? Spoilers for The Handmaid’s Tale Season 2 Episode 1, “June,” below. ?
Author Margaret Atwood regularly points out that The Handmaid’s Tale is not a work of science fiction. Everything that happens in the dystopian world of Gilead has really happened at some time in history, somewhere in the world. And the blood-curdling opening minutes of this week’s Season 2 premiere are no exception.
As the episode picks up, June’s ambiguous fate at the end of Season 1’s finale seems about to be resolved in the darkest possible way. June and a group of other handmaids are muzzled and herded into a mysterious location which turns out to be Boston’s iconic baseball field, Fenway Park. There, a row of nooses awaits them. In an agonizing, extended sequence, the camera lingers on the handmaids’ helpless terror, their faces frozen in the absolute certainty that they’re about to die—until the lever is finally pulled and nothing happens. This was a mock execution, yet another of Aunt Lydia’s inventive forms of torture, but also a very real method employed by regimes in the world today.
Shworunner Bruce Miller told BAZAAR.com that the inspiration for the scene came out of asking what would realistically happen in a regime like Gilead, which needs to generate terror without actually harming its handmaids and their viable ovaries. As illustrated by Aunt Lydia’s “let this be a lesson” speech directly afterwards, mock executions can also be used to inspire gratitude and subservience in captives, who expect to be killed only to be spared at the last moment.
“We looked into cultures that exist now that are like Gilead, and how they threaten people, how they punish people – especially people they don’t want to hurt physically,” Miller said, noting that mock executions have been used as a form of torture for hundreds of years. “Many of our people who were taken hostage in Iraq, every morning they’d take them out and pretend to shoot them. They line you up, and you’d hear guns, you’d hear ‘one two three,’ and then they take you back to your room.”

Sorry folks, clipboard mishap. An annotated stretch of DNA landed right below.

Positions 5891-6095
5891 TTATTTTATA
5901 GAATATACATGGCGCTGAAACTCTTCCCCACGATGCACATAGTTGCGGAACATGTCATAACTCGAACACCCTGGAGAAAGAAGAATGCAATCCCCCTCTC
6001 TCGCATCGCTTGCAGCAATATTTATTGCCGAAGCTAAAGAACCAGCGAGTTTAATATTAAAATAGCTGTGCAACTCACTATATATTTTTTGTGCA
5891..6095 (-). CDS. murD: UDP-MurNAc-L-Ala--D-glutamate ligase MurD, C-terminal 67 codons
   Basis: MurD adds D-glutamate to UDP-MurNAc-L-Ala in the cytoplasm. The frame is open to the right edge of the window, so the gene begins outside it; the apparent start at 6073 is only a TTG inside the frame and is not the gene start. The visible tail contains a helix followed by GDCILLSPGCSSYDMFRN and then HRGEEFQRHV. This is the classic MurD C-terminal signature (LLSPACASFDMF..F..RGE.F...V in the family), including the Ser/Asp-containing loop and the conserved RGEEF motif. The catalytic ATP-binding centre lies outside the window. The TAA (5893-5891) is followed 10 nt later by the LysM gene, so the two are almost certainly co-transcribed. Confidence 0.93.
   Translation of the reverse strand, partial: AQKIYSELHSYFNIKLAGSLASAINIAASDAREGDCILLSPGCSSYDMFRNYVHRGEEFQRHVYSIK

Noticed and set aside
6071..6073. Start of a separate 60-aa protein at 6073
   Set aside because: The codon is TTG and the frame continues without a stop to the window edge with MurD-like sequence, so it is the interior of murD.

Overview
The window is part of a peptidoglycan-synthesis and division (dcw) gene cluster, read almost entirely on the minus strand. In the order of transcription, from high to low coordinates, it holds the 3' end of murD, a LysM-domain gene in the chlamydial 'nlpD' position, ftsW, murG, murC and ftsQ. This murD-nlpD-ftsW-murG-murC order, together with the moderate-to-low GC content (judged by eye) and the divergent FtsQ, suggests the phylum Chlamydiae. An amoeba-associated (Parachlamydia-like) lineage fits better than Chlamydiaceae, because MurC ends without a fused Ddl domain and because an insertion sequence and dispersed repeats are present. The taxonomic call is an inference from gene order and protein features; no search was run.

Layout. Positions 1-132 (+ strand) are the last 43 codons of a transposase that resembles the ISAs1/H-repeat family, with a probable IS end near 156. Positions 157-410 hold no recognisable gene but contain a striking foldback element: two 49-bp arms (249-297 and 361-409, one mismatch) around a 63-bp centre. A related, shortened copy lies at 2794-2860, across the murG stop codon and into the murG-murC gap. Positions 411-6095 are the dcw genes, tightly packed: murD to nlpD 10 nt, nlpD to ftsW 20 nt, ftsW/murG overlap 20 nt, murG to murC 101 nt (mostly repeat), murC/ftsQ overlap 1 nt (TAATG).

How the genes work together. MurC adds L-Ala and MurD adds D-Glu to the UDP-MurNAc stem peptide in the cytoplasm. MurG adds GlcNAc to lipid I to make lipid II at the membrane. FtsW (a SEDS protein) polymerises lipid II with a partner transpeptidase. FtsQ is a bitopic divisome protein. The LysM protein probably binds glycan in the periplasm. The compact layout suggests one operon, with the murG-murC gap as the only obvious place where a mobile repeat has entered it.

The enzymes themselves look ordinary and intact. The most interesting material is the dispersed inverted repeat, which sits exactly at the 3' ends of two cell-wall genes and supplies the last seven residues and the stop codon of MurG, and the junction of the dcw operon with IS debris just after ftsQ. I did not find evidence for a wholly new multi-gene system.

There are numerous real-world examples of this horrific practice. British computer expert Peter Moore, who was kidnapped in Iraq in 2007 and held captive for more than two years, revealed that he and the four security guards captured along with him were subjected to regular mock executions, which saw them “placed on their knees, blindfolded, a gun pointed to their heads and a different gun firing off elsewhere in the room.”
Following his abduction in 2012, American journalist James Foley was one of many prisoners subjected to mock executions by ISIS. His former cellmate Didier Francois recalled “seeing Foley, a Catholic, forced to pose against a wall as if he was being crucified.” Spanish journalist Javier Espinosa, who was abducted by ISIS extremists in 2013 and held for six months, said that his captors “took pleasure in telling their more than 20 hostages each day that they would be beheaded.” Counter-terrorism officials have concluded from scrutinizing video footage of ISIS hostages that “some captives appeared compliant before being killed because they had already faced repeated mock executions on camera.”
As viscerally upsetting as that opening scene is, The Handmaid’s Tale doesn’t traffic in sadism for its own sake. Every horror depicted in the show highlights something real about the world—sexual slavery, female genital mutilation, mock executions—and is all the more powerful for it.
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